Soth was talking about his Gathered Leaves exhibition, which I saw at the Science Museum a few months back, and blogged about here. Having spent some time looking at the work, it was interesting to hear about his motivations and how he went about the projects. Gathered Leaves is a reference to photographs being fragments of life, discarded as they become old.
Soth uses the road trip as a metaphor (his words) for photography, although I would say the trips are more about allowing himself space to explore ideas. He said that in his first project, Sleeping by the Mississippi, he was not self-aware, and simply wandered the landscape, picking out subjects that caught his attention. When asked whether his work is Landscape or Documentary in style, he replied that mostly he thought of it as Portraiture. In Niagara, he explored themes of love and loss. The notes that he collected helped him to give a voice to the people he made photographs of. Without the notes, he felt the project was too two-dimensional and lacking in depth.
Broken Manual is about running away. He has produced it as a secret manual, aimed at men, about leaving their lives behind them and setting off to explore their inner lives. Soth said that at the time he was very preoccupied with the concept of the inner life. He also said that he is a project photographer, not someone who works on many different things at the same time, and that each project has an internally consistent form and content What I had not fully appreciated before was how each of his projects is based on a fantasy persona, which may or may not have elements of Soth himself within them. In Broken Manual, he collaborated with a (fictitious?) person to produce something that is much more than a series of photographs. There is a lot of other work in the project too – books, artefacts, etc. For Songbook, his most recent project, he assumed the persona of a newspaper hack wandering across the States, looking at small-town stories.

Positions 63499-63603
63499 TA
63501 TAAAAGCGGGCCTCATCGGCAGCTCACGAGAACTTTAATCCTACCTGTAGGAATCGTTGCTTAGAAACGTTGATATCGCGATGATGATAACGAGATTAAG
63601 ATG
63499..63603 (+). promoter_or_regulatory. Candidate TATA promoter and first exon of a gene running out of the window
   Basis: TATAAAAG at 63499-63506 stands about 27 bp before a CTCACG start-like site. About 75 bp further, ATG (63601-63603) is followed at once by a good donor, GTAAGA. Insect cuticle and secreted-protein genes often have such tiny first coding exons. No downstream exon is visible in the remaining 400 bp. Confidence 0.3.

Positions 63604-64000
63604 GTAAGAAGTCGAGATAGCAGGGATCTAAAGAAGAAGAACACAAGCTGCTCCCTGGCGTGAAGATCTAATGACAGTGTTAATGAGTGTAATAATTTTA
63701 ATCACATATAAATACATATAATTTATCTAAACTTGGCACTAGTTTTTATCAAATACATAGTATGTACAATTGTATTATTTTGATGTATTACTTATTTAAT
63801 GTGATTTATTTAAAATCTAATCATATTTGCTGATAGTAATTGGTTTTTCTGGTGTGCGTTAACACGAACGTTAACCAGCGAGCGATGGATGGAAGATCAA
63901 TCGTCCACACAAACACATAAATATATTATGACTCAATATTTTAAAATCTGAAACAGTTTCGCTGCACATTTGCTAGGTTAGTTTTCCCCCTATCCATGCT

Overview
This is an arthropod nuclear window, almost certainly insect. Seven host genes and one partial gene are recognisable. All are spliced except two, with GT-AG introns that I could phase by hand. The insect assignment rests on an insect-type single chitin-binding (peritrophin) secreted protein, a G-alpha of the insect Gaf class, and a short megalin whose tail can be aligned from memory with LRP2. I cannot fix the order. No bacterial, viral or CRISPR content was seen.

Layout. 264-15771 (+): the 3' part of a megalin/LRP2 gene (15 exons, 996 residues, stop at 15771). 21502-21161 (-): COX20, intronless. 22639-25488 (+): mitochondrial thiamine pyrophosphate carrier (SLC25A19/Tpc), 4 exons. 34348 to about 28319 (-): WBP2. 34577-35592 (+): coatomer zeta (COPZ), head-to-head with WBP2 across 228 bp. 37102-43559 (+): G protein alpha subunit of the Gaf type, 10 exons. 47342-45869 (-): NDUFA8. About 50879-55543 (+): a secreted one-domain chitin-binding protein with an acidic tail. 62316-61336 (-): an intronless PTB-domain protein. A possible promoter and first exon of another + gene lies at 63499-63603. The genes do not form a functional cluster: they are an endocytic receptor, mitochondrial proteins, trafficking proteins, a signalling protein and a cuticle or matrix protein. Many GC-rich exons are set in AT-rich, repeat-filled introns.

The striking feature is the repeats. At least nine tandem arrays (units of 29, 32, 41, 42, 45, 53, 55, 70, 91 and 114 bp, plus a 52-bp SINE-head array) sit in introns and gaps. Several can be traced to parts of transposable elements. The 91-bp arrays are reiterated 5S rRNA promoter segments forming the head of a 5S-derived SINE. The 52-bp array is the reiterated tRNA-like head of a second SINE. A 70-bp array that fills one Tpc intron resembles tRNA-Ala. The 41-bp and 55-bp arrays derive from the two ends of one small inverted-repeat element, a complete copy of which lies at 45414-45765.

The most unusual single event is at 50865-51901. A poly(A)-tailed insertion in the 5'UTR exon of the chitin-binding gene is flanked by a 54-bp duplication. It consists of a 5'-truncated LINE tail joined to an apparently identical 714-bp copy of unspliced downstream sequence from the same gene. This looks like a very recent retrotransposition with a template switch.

During the Q&A session afterwards, Soth was asked about whether success had begun to limit his freedom to choose his own subjects. He said that it was a constant tussle to keep control of his work. He was also asked about whether he felt he was exploiting his subjects, and responded that he thought not. He always spends some time with them before making the images, and they are not cruel in the way of Bruce Gildin. When questioned about whether his images are storyboarded, he replied that his way of working was more of a treasure hunt, though I was not sure how much posing went on once he had found them.
Edward Burtinsky has defined Soth’s work as interior. He is exploring his own thoughts through photography – it is effectively an illustrated journey through his mind. This resonated with me, and came up again in the Richard Misrach lecture I attended later the same day. I am not a religious person, and would call myself atheist, but I am interested in the connection between people, the land and history, on the one hand, and the energy that binds us all together at the quantum level, on the other. After this discussion, I felt energised to go out and explore these ideas further in my own work. There have been hints of the themes in many assignments already, and it seems to indicate my direction of travel.